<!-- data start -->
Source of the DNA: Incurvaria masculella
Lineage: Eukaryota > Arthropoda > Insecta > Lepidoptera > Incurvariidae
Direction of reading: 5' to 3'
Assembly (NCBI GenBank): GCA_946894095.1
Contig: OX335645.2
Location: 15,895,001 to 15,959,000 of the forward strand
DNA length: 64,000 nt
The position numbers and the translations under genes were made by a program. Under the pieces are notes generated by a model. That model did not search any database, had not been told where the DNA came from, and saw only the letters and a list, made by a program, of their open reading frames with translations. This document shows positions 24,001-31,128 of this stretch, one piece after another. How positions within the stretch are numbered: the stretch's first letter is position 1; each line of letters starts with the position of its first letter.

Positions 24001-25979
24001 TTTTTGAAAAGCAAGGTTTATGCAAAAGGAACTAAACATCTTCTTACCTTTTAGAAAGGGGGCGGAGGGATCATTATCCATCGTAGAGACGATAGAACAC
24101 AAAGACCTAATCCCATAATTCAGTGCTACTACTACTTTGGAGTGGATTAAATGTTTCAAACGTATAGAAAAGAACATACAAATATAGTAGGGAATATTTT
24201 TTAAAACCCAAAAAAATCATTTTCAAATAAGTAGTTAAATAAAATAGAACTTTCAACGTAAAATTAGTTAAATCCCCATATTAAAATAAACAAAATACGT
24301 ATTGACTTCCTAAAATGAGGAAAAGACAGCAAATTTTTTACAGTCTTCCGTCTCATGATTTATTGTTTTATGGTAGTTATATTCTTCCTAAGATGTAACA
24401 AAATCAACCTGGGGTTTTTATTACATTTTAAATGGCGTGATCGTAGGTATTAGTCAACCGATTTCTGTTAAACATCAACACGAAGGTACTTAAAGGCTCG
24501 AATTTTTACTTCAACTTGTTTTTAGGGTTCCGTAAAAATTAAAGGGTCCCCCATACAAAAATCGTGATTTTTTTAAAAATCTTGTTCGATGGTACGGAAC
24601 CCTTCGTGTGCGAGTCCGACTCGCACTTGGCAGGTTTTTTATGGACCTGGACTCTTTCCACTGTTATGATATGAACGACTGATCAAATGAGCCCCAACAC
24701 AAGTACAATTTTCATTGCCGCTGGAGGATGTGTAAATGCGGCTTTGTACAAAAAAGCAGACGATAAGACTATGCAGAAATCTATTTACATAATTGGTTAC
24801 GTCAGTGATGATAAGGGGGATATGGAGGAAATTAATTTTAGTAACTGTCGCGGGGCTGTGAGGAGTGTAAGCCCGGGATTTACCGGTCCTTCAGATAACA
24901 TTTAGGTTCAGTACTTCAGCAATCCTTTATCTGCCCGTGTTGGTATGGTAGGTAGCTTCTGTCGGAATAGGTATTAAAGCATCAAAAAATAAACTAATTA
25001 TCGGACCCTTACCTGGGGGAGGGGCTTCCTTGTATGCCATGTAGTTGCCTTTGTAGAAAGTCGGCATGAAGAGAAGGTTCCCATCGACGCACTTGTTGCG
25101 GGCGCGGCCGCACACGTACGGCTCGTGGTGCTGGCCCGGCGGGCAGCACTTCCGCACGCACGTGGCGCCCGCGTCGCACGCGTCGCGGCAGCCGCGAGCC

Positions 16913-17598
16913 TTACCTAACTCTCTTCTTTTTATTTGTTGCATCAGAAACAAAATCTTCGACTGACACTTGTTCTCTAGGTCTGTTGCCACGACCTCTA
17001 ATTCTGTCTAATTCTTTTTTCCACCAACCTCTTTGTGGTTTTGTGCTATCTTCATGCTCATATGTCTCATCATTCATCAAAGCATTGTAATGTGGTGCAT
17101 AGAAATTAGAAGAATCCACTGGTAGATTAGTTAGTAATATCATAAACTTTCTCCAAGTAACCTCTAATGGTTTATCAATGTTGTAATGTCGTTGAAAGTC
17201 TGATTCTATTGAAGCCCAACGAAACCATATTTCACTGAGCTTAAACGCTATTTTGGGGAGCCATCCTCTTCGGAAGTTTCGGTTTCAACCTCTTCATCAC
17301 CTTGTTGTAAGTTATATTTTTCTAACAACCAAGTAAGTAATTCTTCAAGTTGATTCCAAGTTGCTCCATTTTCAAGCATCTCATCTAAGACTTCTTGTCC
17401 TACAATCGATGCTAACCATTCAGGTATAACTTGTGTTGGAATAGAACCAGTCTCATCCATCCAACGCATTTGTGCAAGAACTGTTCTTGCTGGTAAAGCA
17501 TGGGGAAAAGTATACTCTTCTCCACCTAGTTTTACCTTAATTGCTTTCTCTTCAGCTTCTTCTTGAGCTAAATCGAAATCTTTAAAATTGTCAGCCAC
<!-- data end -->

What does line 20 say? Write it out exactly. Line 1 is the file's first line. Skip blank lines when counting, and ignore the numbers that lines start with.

25001 TCGGACCCTTACCTGGGGGAGGGGCTTCCTTGTATGCCATGTAGTTGCCTTTGTAGAAAGTCGGCATGAAGAGAAGGTTCCCATCGACGCACTTGTTGCG